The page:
As the cannabis burns …

This week’s cannabis roundup includes bizarre Sacramento County raids, sneaky pot-collective bans, Occupy’s stony repute

When four Sacramento County sheriffs and two code-enforcement officers showed up at south Sacramento medical-cannabis collective Common Roots last week, it was supposed to be a routine visit. But, by the time they left, their inspection had turned into one of the more bizarre raids of the year.

Typically when Sacramento County comes knocking, officials show up to investigate code-enforcement violations and write fines—upward of $1,500 a day.

The county began aggressively pursuing this course of action in July against its medical-cannabis collectives, which it argues are operating illegally. And the tactic has worked: It’s forced dozens of clubs, who in some cases accrued tens of thousands in penalties, to shut down.

But last Thursday at 2:45 p.m. at Common Roots, employee Kimberly Cargile said deputies illegally searched her club and confiscated pounds of marijuana.

Cargile said she demanded to see a warrant, but told SN&R the deputies didn’t care.

“We’re following federal law,” one deputy told her. “State law doesn’t exist anymore.”

During the hour-long raid, deputies seized 2 pounds of marijuana—removing the pot from separate glass storage jars and pouring all into a giant brown bag—before leaving. Cargile, who is also a volunteer with medical-cannabis advocacy group Americans for Safe Access, called attorney George Mull immediately.

“They agree that it was not a proper basis for taking” the marijuana, said Mull, who said he spoke with county counsel last Thursday regarding the matter.

“The county admitted that what they did was wrong,” Cargile told SN&R on Saturday, two days after the incident, “and are going to do an expedited return” of the cannabis.

Chris Andis with the county said, “The county has been contacted by the collective for return of the marijuana. Our county counsel advised them to file a claim for the property.” Common Roots intends to file said claim this week.

Cargile hopes that the incident will possibly shed light on the wrongfulness of the county’s effort to ban dispensaries, which she argues are legit under California’s Proposition 215.

“They kept using that word ‘illegal’” during the raid, she said. “But we’re not illegal. We’re completely legal under state law.”

As of this week, however, state law doesn’t matter in Sacramento County: The board of supervisors intends to ban not just medical-cannabis dispensaries, but also any storefront business that violates the way of Uncle Sam.

“What we’re trying to achieve here is being in compliance with federal law,” explained interim planning manager Leighann Moffitt, who crafted the zoning-code amendment to disallow any business that violates state or federal law, or both.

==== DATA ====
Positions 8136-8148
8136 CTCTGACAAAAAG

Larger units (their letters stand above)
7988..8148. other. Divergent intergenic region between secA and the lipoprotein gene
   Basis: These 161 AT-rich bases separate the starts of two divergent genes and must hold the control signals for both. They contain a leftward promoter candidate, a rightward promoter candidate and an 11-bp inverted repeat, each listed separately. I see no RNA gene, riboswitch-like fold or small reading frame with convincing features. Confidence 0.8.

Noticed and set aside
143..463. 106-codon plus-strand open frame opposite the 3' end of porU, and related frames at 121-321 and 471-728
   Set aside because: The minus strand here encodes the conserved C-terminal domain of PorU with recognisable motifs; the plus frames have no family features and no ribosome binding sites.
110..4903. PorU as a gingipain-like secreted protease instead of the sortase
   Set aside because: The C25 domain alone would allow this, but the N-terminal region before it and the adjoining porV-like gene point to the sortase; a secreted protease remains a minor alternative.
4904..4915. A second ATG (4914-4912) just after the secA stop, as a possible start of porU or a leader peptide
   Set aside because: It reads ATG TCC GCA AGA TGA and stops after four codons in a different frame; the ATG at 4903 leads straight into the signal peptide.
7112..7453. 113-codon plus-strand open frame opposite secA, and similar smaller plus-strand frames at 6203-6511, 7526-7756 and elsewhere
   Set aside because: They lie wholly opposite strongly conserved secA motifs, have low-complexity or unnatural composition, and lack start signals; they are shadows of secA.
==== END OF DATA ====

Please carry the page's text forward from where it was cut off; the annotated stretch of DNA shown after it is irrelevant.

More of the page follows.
Medical-cannabis activist Lanette Davies, who owns city-based dispensary CannaCare, said this approach was a “dishonest” way to “slide through” a dispensary ban.

“I barely found out” about the amendment, she told SN&R—although dozens of patients showed up to protest and comment at last week’s board of supervisors meeting on Tuesday, December 6.

Davies pointed out that the zoning-code amendment does not include a single reference to marijuana, so local activists were slow to mobilize against it.

County staff, however, said it wasn’t trying to hide. Moffitt admits that “the origin in coming up with it was medical marijuana.”

“I can’t list to you another topic where we have such [state-federal] issues,” she said.

Meanwhile, it’s uncertain if the rule will hold up: The 4th Circuit Court of Appeals has already stated that the city of Anaheim could not use federal law as grounds to ban medical-cannabis clubs.

If there are any remaining county dispensaries in a month, their most popular strain could become one with its own history of law-enforcement entanglements.

A new cannabis bud, called “Occupy OG,” popped up at a San Diego dispensary this past week. The strain, which retails for $50 an eighth at Thirty Health Center in San Diego, has now officially linked the Occupy Wall Street movement and its chapters worldwide with the “stoner” brand.

And, not surprisingly, Occupy is quite popular with medical-cannabis patients.

“I’m pretty sure that I’m out of that,” a Thirty Health Center employee told SN&R this past weekend when asked if there was still any Occupy OG in stock. “It went really fast.”

So far, no Sacramento-area clubs carry Occupy OG, according to SN&R called 10 clubs this past weekend; no dice, either.

There are rumors, though, of an Occupy Couch movement taking hold up and down the state, but this has yet to be confirmed.